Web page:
Monday, June 27, 2011

Experiments with polyurethane foam for injection molding a HAB capsule

Back when I worked on GAGA-1 I used a polystyrene container for the capsule. This worked well but it was quite large and polystyrene is annoying to cut.

So, I've been experimenting with expanding polyurethane foam to injection mold a HAB capsule.

My first experiment was to work with a big block of foam that I sprayed onto a sheet of baking parchment. The foam doesn't stick to the parchment and it can be easily peeled off. The set foam can be easily cut with both a saw (a bit messy since small parts break off) or with a Stanley knife. The Stanley knife gave clean cuts. It was also possible to hollow out a space inside the foam where the electronics could be stored.

One test I did was to see how strong the cured foam is by hitting it with a hammer. Here you can see the hollowed out capsule as I hit it with a geological hammer. It seemed strong enough to me for a HAB landing.

I then tested various glues and paints on the surface. Here I've painted it with spray paint (yellow) that is solvent based, again with the acrylic paint I used for the GAGA-1 capsule, then drawn on it with permanent markers, stuck on some yellow duct tape, glued on with spray adhesive some space blanket and used epoxy to stick some more space blanket in place.

The solvent based paint did not attack the foam, but the coverage wasn't good and once again the acrylic paint put on with a brush gave the best yellow colour (at the top of the photograph). The epoxy glue stuck well and didn't damage the space blanket or foam (the spray glue didn't adhere well). The markers didn't damage the foam but the outside of the foam can't take much pressure from the marker tip.

The duct tape stuck well, but I wouldn't use it as the only means of keeping the capsule sealed. Next I left the capsule in the freezer (at -18C) overnight to see if the foam became brittle.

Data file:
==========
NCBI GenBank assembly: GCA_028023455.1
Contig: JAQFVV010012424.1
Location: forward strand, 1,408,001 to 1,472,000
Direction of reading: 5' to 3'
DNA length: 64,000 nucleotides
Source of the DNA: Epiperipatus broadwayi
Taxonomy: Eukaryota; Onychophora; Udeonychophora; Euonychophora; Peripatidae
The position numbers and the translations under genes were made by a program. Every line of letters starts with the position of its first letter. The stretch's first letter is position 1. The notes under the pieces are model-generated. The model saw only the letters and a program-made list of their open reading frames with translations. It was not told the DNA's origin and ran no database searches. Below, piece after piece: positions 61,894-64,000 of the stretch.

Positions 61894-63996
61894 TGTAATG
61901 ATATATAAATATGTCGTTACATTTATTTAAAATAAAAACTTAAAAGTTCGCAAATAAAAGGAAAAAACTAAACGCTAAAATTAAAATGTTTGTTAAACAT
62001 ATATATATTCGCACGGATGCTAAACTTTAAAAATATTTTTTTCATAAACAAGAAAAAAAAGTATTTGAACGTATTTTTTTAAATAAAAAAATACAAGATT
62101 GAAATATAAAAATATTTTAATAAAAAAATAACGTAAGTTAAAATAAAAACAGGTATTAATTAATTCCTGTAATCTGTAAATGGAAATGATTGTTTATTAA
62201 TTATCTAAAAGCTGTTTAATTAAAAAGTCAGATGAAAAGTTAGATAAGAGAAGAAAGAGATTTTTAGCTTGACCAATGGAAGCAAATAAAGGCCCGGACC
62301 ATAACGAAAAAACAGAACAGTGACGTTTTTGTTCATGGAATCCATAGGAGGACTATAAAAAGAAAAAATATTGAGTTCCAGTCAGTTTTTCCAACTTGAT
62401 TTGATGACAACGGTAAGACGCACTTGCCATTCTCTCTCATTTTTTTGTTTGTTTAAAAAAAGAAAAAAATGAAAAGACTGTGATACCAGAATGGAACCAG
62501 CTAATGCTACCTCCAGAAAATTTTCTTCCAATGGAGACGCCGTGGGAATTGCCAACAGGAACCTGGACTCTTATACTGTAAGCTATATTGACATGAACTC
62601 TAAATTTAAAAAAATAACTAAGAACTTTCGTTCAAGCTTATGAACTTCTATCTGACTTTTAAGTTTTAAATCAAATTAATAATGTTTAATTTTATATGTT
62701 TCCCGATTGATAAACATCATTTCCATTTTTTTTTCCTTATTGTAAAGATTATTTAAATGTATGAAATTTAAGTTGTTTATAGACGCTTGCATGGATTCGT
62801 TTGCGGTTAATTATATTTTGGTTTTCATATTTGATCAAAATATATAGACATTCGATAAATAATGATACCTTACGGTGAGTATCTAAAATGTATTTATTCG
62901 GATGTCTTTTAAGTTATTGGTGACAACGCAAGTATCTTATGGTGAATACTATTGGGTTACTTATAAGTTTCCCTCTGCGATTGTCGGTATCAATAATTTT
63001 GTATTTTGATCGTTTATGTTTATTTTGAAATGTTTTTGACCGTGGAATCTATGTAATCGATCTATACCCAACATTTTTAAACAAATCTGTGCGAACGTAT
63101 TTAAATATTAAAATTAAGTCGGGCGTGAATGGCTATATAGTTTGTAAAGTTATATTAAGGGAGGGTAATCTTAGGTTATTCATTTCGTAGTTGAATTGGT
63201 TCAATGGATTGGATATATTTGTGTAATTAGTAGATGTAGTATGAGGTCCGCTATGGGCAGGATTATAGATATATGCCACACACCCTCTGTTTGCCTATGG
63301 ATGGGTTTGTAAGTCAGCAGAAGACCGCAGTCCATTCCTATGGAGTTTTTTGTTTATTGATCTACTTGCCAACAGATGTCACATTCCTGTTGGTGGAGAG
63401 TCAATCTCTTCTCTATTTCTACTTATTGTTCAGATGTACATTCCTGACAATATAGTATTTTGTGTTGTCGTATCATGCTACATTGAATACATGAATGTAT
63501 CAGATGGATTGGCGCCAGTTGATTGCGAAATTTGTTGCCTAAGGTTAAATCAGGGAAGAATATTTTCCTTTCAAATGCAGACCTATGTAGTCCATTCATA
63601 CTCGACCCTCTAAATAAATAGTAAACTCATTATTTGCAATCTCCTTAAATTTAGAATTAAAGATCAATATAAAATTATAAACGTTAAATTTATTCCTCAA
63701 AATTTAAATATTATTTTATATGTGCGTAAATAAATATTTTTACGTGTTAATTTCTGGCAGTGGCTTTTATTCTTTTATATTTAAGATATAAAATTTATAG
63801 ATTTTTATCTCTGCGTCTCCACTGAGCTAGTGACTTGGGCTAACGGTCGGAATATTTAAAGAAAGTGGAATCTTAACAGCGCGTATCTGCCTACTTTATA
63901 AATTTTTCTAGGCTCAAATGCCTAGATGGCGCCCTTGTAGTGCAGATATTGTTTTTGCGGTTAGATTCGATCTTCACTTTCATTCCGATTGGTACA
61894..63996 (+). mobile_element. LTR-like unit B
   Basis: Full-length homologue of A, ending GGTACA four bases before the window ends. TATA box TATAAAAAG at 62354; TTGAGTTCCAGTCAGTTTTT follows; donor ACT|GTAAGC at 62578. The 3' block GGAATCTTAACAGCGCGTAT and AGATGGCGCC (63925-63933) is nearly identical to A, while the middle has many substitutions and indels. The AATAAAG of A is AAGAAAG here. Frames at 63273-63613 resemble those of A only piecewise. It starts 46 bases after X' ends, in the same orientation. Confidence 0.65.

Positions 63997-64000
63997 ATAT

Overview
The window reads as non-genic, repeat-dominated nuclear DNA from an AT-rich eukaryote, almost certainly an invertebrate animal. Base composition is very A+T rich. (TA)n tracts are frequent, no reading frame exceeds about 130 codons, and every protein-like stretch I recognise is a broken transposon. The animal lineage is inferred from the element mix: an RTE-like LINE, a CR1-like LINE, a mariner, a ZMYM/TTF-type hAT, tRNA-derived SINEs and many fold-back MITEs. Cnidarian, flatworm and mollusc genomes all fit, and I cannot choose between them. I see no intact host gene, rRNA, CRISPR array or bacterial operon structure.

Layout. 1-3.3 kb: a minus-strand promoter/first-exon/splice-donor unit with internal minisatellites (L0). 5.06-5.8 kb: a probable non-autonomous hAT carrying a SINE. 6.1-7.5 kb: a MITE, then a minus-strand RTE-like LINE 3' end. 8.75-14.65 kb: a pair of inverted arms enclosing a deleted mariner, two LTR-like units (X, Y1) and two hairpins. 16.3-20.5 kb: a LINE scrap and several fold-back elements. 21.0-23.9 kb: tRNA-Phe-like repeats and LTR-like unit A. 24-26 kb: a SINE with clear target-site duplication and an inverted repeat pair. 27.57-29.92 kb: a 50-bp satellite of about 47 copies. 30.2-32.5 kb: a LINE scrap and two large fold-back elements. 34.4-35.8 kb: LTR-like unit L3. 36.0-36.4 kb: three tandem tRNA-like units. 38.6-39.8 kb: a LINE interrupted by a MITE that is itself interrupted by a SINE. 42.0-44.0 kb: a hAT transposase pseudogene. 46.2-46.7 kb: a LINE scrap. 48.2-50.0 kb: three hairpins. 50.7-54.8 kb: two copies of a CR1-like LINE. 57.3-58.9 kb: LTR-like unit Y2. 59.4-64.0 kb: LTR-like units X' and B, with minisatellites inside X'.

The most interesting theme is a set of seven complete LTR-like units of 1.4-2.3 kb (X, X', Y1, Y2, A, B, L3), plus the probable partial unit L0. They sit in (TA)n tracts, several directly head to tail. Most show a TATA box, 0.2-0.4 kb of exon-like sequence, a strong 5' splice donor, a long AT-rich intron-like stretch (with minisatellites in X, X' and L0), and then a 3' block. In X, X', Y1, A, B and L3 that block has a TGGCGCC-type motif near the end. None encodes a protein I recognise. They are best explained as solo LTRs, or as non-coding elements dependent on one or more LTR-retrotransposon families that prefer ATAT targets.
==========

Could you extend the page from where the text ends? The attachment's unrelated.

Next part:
Didn't notice any ill effect from this temperature, but still need to do a proper test of the insulating properties.

Next I moved onto the injection molding experiment. I made a mold from a thin sheet of cardboard that came from a dry cleaner (used to hold folded shirts) coated with baking parchment. This was rolled up and taped and a piece of parchment used to seal one end.

Then I made a small mold for the space where the electronics will go from an old business card holder covered in baking parchment and some tape.

Then I suspended it inside the tube. This was a mistake because it really need to be suspended better because as the foam expanded later the box moved and I had to manually push it back into the appropriate position before the foam set (wear gloves!).

Then I sprayed the inside with water to help the reaction and sprayed in the foam from a can. After letting it set over night the mold looked like this:

I cut off the bottom with the Stanley knife with ease to reveal a nice strong pattern of foam inside.

And the parchment was pretty easy to remove to reveal the capsule.

Here's the trimmed capsule when removed from the mold.

And a slice through revealed the mold inside.

With a bit of pulling the bottom half was off revealing the internal mold. I had to cut through the cord to remove it and then pull the cord out completely.

And finally the completed capsule in two parts.

And shown next to the GAGA-1 capsule to show its size for comparison.

The GAGA-1 capsule weighed over 200g, this one weighs 25g. Switching from Arduino to Arduino Pro saves another 18g.

So, I think I could put together a HAB project whose goal would be to go for maximum altitude with a total capsule weight in the 100s of grams (including a very lightweight video camera this time).

Will have to see if I have time to work on GAGA-2: Baby Gaga.


Edward said...

The expansion of the urethane foam will vary based on temperature. The warmer the foam and the air, the greater the expansion. This might save a few more grams :-)

I used expanding urethane foam on my hovercraft project. Our local astronomy club and ham radio operators used polystyrene containers for their high altitude balloons.

Spokane, Washington, USA

Paolo Campanella said...

That foam-in-a-can stuff is very weak. For a better alternative (light, and so hard you can barely pierce it with your finger nail) see:!=Serie/c1122/index.html

Nicer to work with too.